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Economists predict slight decline in construction spending this year

  • Author:
  • Updated: September 28, 2016
  • Published January 30, 2015

Construction spending in Alaska is expected to decline slightly in 2015, according to an analysis released Friday by the Institute of Social and Economic Research at the University of Alaska Anchorage.

"Alaska's 2015 Construction Spending Forecast," co-authored by Scott Goldsmith and Pamela Cravez, estimates total spending to be $8.5 billion, down from $8.8 billion in 2014. The report predicts reductions in construction employment, the oil and gas sector, and other private spending.

Spending by federal and state governments is predicted to increase from $2.9 billion to $3 billion in part because of national defense projects. National defense spending had been trending downward recently but will be boosted by an increase in the budget for environmental projects and for Fort Greely, where the addition of interceptor missiles is expected to cost $1 billion in the coming years.

Though the state is facing a budget deficit of $3.5 billion this year mostly due to the drop in oil prices, "there are still billions 'in the pipeline' " from appropriations made in previous years, the report says. That includes general obligation bonds and the record $2.3 billion in state appropriations approved in 2013 that is only now becoming "cash on the street." The backlog of projects should keep state construction spending level this year before tapering off in 2016.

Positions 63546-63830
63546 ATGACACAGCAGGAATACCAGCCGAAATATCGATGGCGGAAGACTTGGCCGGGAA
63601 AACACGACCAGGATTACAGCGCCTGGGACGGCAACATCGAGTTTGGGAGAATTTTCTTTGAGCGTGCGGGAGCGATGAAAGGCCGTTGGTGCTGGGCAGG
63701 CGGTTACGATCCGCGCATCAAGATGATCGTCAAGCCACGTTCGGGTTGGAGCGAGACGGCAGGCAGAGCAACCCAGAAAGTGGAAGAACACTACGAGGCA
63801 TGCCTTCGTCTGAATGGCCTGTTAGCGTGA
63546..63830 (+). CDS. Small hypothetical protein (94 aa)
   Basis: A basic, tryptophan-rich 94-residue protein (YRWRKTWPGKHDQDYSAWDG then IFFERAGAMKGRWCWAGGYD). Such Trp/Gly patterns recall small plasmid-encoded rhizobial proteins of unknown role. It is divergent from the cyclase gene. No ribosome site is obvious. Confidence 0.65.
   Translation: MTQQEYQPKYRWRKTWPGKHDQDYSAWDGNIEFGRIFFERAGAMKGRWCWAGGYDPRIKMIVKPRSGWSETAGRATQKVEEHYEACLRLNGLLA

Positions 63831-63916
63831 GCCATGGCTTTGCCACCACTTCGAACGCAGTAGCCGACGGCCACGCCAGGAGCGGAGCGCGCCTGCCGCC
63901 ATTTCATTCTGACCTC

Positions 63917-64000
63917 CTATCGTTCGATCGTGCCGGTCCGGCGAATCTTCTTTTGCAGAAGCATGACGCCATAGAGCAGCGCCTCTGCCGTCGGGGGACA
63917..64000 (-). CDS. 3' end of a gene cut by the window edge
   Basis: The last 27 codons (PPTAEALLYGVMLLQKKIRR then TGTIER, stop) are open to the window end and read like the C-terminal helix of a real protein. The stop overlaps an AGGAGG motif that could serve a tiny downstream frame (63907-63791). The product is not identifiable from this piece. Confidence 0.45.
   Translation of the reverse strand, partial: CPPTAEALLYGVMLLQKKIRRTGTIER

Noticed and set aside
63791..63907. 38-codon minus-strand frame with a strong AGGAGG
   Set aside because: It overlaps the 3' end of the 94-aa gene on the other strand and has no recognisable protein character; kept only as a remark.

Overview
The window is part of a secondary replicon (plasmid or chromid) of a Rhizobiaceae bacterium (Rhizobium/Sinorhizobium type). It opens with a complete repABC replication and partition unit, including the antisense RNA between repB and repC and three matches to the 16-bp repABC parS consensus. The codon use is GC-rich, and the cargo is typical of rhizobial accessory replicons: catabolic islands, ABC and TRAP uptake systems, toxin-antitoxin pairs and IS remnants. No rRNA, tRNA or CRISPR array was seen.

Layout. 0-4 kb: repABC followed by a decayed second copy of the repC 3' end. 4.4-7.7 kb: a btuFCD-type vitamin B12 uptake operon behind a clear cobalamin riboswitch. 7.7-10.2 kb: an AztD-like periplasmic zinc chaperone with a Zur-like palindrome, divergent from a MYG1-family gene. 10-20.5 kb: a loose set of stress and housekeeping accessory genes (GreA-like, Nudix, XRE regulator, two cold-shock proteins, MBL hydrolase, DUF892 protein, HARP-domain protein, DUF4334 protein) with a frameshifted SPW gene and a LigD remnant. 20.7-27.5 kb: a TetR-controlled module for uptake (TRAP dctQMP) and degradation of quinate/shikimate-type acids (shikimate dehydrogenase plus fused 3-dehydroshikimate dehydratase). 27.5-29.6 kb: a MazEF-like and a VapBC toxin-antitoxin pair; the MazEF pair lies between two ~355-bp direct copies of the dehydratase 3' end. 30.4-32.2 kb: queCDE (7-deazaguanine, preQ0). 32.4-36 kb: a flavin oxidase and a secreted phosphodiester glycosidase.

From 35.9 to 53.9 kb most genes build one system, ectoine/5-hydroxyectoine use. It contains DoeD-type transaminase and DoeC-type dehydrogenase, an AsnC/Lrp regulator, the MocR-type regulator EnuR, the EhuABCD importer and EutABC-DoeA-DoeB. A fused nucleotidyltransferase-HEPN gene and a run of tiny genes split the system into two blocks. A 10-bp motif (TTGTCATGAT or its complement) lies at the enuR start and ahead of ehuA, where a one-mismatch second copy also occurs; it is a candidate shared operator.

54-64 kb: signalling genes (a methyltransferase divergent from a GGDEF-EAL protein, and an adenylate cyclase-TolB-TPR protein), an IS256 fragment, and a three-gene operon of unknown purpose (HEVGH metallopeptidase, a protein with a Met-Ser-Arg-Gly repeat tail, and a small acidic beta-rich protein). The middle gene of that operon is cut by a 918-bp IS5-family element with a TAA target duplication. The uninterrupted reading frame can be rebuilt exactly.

"Cash for investment will be tight this year" in the oil and gas sector, ISER's report says. Corporations will be watching the price of oil carefully and retooling their plans in response to it. But the low oil prices are unlikely to significantly reverse for at least a year.

Based on plans announced by the companies, the authors tally $3.8 billion in construction spending, down 2 percent from last year. However, they expect that some of the projects will be canceled.

Construction jobs will continue to grow but at a very slow rate, the authors say -- less than 1 percent. They also note that Alaska's population has stopped growing.

"Out-migration exceeded in-migration for the second year in a row," the report says.

The annual report prepared for the Construction Industry Progress Fund and the Associated General Contractors of Alaska, underwritten by Northrim Bank, originally set 2014 construction spending at $9.2 billion. That was lowered to $8.8 billion at the end of the year after oil and gas prices started to slide over the summer.

The authors say they are "confident" in their forecast given the information available at the time of publication. However, they suggest Alaskans should anticipate that other wild cards may affect their calculations.

"As always," the report reads, "we can expect some surprises."

Reach Mike Dunham at mdunham@alaskadispatch.com or 257-4332.

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